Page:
Services Strive to Extend Expertise Across Health Care
By Lisa Daniel
American Forces Press Service
WASHINGTON, March 28, 2012 Troops deployed to Afghanistan are receiving the best trauma care in the world, and the services are determined to continue that level of expertise as service members return home, the military’s top health professionals told a Senate panel today.
The surgeons general of the Army, Navy and Air Force testified about the status of military health care before the Senate Appropriations Committee’s defense subcommittee.
Lt. Gen. Patricia D. Horoho, the Army’s surgeon general and former chief of its nurse corps, said Army health professionals have a proud history of standing side by side with troops on the battlefield since the nation’s beginning.
Those skills have been well-honed in the past decade of war, Horoho and her Navy and Air Force counterparts said.
“It cannot be overstated that the best trauma care in the world resides in Kandahar,” Horoho said, noting that the NATO hospital complex in Afghanistan’s southern region houses the best military trauma professionals from the 50-nation coalition.
The services strive to continue that top level of care as troops leave the war theater, from hospitals and rehabilitation centers, to when they return home, the surgeons general said. As the United States draws down from Afghanistan, they said, the services need not only to retain those battlefield skills, but also to transition more toward wellness and promotion of overall health.
“Our mission is larger than wartime medicine,” Horoho said.
Vice Adm. (Dr.) Matthew L. Nathan, the Navy’s surgeon general, agreed. “They need to heal in mind, body and spirit,” he said of warfighters.
To that end, the Navy has seen success with its program to help redeployed Marines deal with post-traumatic stress, binge drinking, sleep disorders and other problems, Nathan said.
Each of the surgeons general said the proposed fiscal 2013 budget would meet their service’s health system needs, and agreed with Nathan that they must strive to innovate, operate more jointly, engage with private sector providers, and partner with civilian health departments and agencies, such as the Veterans Affairs Department.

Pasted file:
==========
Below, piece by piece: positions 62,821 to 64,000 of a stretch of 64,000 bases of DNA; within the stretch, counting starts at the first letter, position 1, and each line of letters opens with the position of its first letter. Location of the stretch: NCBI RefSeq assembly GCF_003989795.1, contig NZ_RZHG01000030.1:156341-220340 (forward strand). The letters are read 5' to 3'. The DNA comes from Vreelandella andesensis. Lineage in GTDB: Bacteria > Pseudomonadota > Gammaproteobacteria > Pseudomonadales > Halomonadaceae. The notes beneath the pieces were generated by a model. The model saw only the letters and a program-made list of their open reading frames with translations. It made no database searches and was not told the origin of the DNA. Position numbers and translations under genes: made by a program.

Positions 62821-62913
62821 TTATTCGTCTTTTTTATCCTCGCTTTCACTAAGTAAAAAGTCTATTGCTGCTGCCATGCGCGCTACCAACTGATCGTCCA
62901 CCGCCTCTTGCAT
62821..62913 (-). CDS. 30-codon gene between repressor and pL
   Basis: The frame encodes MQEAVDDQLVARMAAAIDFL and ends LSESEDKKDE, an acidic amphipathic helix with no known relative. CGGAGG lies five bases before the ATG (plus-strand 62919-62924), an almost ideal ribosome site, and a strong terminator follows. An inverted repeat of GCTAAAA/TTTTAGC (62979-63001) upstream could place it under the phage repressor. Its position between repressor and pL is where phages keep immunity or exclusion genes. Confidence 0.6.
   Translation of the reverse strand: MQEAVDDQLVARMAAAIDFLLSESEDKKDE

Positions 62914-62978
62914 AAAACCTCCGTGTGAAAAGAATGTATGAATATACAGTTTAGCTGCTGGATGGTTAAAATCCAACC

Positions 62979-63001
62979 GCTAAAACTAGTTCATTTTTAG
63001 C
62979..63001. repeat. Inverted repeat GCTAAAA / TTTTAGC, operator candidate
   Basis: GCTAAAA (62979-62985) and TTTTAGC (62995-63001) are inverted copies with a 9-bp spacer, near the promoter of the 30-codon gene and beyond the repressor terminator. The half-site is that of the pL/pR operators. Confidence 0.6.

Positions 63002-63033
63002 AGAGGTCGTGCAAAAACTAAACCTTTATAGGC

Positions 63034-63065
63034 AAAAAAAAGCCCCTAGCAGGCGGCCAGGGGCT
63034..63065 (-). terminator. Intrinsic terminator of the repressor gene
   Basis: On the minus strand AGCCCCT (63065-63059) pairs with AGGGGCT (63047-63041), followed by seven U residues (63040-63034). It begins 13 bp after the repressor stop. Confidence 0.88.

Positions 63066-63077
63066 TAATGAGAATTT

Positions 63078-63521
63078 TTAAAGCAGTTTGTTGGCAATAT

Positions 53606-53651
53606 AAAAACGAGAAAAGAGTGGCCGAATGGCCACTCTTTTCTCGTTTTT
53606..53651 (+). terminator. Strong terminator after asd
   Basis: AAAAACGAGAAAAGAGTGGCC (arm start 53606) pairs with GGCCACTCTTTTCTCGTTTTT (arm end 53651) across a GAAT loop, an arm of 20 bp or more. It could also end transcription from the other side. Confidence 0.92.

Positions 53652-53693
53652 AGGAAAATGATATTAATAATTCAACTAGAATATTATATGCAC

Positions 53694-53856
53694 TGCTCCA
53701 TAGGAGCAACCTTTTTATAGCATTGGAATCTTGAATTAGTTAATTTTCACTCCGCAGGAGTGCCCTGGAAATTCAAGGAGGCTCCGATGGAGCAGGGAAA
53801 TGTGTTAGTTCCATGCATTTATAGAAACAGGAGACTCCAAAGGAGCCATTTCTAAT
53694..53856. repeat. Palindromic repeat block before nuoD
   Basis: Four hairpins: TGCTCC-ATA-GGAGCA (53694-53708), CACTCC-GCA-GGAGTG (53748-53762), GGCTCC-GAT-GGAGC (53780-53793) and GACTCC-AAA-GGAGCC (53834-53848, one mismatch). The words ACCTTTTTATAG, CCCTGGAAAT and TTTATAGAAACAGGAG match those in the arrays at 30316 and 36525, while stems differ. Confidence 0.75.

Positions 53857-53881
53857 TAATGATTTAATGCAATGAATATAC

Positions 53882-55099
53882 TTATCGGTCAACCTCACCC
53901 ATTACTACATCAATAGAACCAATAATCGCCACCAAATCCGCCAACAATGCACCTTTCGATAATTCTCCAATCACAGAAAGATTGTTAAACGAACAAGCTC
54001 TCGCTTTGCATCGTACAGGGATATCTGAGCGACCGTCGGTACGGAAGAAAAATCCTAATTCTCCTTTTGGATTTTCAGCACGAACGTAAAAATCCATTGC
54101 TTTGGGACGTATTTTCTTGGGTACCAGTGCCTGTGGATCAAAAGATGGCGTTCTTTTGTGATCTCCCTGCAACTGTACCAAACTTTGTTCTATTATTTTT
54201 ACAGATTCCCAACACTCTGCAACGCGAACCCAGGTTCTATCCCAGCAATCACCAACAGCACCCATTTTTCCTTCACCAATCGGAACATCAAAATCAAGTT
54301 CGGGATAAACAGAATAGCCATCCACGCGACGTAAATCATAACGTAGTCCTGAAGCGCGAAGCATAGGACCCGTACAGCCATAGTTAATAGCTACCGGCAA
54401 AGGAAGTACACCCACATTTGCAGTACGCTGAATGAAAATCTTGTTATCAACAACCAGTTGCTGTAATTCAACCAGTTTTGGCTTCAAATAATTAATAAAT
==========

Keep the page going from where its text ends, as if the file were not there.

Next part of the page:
“Interoperability creates systemwide synergies,” Nathan said, and allows for better care at lower cost.
The surgeons general defended the Defense Department’s budget proposal to increase TRICARE enrollment fees on a tiered basis for military retirees as being necessary to bringing down rapidly rising health care costs.
The department’s health care costs rose from $19 billion in 2001 to an expected $51 billion this year, Nathan said. And while the costs have grown, retirees still are paying the same $400 to $500 annual fee they’ve paid for TRICARE since the health plan’s inception in the mid-1990s, while new programs like TRICARE for Life have driven up costs, he said.
“This is an effort to try to find a fair increase in the participation of beneficiaries, in an effort to make it commensurate to the benefits they’ve received in the last few years,” he said.
Air Force Lt. Gen. (Dr.) Charles B. Green acknowledged that military retiree groups have been vocal about opposing the increase. But he added that he will be retiring soon and he supports the higher fees.
“There is a mismatch now with inflation,” he said. “We’ve been giving cost-of-living increases to retirement, but not increasing any of the out-of-pocket costs.”
Horoho, Nathan and Green said they also are looking for redundancies and other cost savings in programs to affect future budgets.